Again, the problem is that we can NOT talk about determinism or consciousness without first defining what we mean with these abstractions. Sloppily assuming we are talking about the same thing just because we use the same words makes for sloppy philosophy. I seriously doubt that there is such a thing as consciousness to begin with (just as I refuse to speak of unconsciousness unless we speak of people who have simply plassed out or died). Perhaps all we know of is a constant state of subconsciousness where things that SEEM to have become phenomena to us by being associated with words appear to us as "conscious". We already know from psychology that there is no now, the now we seem to experience is always already a thing of the past. I much prefer the Zoroastrian take to just speak of a MIND which can be any way we like, regardless of whatever brain or even body activity we may have. And as for determinism, the world is NOT deterministic in itself, if it was there would be no such thing as Heisenberg's uncertainity principle. But then again, there are several forms of determinism, some of them including the unforeseen (such as Daniel Dennett's take). This is why these issues as so complex. What's important is for us as Zoroastrians, Zarathushtra regarded will to be a force within a feedback loop where each stage affected all the others. Thoughts affect words affects actions which in turn affect a new set of thoughts. And this opens up for an ethics of THE BODY as a unit which I find extremely interesting.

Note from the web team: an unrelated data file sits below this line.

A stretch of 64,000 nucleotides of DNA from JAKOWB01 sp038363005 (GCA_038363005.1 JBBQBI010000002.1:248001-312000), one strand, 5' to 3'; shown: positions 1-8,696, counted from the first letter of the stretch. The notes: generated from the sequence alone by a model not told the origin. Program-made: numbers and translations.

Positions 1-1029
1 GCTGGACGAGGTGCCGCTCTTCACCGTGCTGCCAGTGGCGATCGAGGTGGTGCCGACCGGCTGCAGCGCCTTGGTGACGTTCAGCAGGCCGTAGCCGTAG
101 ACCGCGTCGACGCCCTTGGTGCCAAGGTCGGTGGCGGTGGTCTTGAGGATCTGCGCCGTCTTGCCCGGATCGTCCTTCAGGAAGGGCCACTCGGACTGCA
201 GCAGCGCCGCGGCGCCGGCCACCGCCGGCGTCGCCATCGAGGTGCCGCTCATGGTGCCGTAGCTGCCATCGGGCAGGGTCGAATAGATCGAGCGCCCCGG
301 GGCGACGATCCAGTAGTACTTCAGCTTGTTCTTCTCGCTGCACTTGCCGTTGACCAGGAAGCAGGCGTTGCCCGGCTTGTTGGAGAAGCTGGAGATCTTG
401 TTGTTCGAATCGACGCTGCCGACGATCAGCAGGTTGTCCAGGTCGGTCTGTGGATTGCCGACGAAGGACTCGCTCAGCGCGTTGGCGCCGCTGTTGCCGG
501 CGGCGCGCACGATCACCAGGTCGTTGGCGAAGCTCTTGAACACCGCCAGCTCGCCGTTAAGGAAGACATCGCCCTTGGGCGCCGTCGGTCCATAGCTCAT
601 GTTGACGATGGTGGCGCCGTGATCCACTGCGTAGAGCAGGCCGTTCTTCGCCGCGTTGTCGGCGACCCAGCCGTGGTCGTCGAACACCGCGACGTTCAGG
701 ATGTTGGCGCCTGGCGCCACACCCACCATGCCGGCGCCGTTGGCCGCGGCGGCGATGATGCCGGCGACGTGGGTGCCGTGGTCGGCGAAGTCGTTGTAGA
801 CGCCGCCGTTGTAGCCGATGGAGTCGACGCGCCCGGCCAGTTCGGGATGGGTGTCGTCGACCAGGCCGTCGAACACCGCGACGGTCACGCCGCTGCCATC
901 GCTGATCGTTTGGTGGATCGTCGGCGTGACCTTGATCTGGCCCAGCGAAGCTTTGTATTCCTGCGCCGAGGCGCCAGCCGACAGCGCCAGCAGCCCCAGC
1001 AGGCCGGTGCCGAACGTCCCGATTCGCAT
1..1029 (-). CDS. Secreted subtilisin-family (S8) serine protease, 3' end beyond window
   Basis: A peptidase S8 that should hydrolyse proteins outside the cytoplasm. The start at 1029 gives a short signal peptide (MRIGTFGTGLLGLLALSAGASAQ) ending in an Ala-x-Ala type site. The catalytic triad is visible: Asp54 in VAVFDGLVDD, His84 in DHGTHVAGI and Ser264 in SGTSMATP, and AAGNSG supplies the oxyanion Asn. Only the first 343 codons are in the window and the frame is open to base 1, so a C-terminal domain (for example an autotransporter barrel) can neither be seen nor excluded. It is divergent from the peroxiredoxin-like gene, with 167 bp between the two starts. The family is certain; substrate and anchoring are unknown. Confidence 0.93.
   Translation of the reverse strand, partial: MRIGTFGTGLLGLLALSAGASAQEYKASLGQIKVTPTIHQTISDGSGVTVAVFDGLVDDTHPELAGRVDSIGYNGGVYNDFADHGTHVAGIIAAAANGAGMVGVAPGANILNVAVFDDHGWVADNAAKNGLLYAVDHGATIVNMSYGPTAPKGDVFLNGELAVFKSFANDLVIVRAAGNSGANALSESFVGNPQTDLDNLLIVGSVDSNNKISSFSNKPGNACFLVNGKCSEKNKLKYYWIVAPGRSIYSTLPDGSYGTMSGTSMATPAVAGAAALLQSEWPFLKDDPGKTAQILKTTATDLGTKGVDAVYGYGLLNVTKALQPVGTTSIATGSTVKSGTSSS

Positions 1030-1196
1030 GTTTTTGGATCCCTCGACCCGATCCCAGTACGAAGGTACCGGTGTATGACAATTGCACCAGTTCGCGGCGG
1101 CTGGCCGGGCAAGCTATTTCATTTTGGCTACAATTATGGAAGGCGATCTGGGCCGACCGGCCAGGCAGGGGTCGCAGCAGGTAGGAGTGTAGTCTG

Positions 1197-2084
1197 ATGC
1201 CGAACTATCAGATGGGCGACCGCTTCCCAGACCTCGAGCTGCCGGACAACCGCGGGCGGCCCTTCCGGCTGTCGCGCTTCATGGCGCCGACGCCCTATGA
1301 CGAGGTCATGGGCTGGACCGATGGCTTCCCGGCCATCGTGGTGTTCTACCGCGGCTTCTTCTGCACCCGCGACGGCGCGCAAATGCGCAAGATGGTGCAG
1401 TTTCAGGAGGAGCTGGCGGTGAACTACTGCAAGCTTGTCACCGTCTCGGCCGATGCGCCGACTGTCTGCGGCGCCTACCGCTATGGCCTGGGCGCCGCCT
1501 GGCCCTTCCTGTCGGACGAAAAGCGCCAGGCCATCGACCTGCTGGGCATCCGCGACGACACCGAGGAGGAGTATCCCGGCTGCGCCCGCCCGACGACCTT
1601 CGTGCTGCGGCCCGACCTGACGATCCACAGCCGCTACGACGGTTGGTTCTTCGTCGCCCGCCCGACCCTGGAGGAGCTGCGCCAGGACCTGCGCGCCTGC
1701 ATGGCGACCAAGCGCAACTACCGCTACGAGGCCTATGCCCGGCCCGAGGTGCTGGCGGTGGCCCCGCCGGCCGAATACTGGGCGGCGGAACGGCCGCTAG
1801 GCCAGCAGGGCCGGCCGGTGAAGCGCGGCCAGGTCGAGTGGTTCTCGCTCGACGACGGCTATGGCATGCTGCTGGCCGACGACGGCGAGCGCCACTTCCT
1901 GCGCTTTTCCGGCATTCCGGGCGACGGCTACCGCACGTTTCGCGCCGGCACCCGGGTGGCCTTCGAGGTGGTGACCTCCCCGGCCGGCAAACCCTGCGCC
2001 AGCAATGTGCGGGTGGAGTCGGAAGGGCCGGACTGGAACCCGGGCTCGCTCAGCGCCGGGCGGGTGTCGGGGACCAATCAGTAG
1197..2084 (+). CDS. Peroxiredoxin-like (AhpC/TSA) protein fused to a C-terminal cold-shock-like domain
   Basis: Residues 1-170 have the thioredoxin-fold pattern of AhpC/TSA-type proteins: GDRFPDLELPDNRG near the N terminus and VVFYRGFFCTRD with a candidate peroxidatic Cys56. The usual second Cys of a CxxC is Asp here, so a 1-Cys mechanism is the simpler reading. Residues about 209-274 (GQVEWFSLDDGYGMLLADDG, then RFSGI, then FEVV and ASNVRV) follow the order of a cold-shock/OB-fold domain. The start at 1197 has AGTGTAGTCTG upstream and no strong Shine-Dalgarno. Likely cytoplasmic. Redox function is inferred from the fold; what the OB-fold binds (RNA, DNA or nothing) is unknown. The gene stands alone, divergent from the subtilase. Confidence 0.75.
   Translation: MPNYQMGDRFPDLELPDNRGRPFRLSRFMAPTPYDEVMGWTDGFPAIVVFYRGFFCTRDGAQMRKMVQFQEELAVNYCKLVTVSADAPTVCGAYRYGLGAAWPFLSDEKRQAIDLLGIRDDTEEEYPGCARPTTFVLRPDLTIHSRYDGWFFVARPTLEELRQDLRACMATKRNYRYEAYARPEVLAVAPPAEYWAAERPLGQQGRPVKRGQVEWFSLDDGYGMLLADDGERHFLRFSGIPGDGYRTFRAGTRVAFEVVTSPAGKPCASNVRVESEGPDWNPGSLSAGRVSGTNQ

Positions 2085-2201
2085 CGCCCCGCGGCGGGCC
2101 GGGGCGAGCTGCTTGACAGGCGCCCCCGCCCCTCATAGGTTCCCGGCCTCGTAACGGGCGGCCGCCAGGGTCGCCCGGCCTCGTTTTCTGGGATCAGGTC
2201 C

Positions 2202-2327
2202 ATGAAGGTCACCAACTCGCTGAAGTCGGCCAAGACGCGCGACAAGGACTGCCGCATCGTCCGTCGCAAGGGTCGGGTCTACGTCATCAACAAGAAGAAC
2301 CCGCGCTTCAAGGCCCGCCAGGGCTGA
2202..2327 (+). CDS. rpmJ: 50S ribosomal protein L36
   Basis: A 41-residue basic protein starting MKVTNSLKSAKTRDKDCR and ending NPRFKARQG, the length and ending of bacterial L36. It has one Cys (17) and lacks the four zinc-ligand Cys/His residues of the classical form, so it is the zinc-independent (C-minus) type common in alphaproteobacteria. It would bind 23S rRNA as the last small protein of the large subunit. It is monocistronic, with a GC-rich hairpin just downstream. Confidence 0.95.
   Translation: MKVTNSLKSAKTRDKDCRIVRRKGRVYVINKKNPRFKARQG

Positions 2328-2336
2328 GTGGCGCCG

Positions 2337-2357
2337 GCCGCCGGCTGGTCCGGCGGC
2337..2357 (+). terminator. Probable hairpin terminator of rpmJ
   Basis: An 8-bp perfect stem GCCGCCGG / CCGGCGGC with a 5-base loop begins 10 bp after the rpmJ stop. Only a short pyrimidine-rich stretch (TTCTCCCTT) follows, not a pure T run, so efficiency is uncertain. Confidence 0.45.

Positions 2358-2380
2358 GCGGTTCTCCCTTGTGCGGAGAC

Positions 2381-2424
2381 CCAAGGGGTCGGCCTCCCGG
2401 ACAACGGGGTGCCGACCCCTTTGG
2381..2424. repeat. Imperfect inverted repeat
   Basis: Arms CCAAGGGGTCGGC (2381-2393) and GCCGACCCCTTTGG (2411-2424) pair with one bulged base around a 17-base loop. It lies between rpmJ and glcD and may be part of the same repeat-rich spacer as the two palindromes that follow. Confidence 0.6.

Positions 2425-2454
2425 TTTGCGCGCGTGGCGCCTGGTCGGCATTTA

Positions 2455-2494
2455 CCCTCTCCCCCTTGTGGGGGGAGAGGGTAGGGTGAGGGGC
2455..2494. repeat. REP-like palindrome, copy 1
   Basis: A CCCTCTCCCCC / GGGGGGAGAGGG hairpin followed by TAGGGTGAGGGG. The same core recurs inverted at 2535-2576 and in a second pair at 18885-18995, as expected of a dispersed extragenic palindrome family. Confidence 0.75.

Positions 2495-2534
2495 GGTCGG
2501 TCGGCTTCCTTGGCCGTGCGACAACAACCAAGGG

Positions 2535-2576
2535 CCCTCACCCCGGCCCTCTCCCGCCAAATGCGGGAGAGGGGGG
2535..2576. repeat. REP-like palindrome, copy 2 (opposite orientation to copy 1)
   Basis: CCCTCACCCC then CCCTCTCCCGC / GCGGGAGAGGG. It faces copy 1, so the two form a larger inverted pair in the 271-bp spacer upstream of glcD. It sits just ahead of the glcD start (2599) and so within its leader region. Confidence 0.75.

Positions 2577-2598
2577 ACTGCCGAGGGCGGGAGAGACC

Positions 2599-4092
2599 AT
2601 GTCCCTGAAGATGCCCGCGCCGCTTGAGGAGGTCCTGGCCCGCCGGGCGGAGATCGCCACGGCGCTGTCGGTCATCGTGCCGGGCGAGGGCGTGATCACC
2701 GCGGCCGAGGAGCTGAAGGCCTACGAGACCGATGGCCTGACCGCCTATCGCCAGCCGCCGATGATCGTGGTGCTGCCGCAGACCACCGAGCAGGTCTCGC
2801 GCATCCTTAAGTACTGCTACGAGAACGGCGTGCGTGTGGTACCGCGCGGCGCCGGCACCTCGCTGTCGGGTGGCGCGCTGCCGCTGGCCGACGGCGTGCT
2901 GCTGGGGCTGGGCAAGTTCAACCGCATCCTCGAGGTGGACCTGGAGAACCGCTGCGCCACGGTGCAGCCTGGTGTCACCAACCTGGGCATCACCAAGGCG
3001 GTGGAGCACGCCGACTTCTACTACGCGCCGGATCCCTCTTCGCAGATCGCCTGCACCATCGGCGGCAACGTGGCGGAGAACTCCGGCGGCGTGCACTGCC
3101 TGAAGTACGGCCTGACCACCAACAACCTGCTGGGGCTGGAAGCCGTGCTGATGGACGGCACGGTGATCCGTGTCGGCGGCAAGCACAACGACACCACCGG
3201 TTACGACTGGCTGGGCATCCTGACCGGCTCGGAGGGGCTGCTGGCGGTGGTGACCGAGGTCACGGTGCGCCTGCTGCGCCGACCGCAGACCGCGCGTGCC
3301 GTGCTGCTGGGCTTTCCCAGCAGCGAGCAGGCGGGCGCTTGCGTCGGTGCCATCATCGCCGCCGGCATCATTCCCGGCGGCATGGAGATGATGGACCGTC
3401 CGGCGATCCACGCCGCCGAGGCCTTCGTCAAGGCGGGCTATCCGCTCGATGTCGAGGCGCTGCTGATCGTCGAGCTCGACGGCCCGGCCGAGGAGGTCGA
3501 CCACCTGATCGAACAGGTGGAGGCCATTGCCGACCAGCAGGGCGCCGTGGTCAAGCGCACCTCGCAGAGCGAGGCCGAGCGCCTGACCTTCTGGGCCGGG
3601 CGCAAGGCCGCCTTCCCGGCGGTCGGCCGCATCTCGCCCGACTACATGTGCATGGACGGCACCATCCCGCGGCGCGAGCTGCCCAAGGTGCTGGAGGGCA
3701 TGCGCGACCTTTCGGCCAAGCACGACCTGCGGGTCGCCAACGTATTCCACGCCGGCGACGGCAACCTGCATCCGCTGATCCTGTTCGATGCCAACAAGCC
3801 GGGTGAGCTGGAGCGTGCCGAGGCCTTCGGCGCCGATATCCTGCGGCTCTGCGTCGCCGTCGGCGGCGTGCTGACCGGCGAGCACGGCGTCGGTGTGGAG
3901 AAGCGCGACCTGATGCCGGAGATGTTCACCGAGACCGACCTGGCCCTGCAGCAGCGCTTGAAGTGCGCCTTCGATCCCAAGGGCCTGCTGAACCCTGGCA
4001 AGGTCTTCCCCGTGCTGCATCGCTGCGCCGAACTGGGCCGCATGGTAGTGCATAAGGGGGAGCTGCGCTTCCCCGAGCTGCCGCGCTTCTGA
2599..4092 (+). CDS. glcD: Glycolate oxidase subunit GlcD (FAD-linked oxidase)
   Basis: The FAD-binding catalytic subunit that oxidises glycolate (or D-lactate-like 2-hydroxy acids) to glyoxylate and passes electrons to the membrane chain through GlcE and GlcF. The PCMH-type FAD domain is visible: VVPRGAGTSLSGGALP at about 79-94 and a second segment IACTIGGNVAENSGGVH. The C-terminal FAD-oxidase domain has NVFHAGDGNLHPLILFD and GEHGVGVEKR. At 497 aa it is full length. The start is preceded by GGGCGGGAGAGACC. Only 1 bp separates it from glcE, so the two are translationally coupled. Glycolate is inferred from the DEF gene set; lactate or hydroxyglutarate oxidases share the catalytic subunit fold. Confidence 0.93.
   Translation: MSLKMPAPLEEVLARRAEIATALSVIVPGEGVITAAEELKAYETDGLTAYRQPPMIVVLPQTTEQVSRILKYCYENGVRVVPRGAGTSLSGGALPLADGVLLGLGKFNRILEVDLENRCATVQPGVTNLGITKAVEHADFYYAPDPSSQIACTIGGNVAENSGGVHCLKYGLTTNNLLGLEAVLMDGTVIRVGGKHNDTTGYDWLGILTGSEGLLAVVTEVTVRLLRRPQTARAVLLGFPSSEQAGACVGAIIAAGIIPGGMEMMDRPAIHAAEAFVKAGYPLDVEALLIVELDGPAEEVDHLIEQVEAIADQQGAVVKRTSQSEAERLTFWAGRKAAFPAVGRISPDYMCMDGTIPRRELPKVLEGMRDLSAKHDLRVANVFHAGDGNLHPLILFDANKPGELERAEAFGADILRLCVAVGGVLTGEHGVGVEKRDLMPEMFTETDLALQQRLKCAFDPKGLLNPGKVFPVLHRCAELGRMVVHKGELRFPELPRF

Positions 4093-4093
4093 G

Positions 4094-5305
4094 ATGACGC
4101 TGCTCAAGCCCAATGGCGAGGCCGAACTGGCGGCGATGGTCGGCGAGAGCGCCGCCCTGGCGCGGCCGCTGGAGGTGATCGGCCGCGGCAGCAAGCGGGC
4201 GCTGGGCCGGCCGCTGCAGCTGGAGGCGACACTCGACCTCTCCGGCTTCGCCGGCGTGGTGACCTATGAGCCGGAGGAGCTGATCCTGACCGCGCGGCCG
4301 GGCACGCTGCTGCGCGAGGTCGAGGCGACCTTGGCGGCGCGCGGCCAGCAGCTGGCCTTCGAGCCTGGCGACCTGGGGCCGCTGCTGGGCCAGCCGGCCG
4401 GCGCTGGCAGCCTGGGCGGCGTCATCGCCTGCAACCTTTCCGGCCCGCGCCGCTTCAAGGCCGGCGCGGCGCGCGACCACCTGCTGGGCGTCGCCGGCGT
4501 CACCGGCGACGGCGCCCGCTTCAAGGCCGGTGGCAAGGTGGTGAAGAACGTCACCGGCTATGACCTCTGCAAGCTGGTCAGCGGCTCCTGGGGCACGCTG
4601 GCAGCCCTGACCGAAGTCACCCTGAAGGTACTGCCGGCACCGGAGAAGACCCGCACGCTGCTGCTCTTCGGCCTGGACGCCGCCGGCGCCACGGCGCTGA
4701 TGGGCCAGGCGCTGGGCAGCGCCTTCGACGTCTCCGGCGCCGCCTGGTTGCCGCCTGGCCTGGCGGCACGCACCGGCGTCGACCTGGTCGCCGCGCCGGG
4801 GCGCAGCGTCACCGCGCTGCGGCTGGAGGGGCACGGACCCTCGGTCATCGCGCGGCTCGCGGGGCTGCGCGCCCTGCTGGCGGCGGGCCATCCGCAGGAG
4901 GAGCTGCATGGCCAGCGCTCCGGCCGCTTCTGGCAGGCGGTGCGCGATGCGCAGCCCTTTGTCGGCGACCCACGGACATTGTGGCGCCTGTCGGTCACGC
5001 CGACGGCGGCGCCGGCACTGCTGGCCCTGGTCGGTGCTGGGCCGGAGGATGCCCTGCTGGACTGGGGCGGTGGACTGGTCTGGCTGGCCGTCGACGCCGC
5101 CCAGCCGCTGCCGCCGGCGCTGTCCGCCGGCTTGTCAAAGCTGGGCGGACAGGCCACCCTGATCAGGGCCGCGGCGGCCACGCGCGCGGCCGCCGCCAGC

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2008/8/13 Special Kain
One more thing I forgot to ask: Where does the consciousness come into play, given the body as a whole having a free will within a certain freedom? There's much talk about conscious and unconscious decisions taking place. And it seems that Mazdayasna is more about wise choices that are grounded in one's learning ability. This IMHO also includes consciously made decisions.
--- Special Kain
Von: Special Kain
Betreff: AW: [Ushta] Freedom of choice and "brainy determinism"
Datum: Mittwoch, 13. August 2008, 14:12
@ Farida: A very beautiful poem! :-))
@ Alexander: So your point of view on the issue is rather compatibilistic, isn't it? Free will and determinism not being mutually exclusive, but compatible ideas instead. To choose within a given range of possibilities. That's what I consider true, at least. And I also believe that we can expand that range of possibilities and attain more freedom. And maybe Mazdayasna is another way to attain more freedom?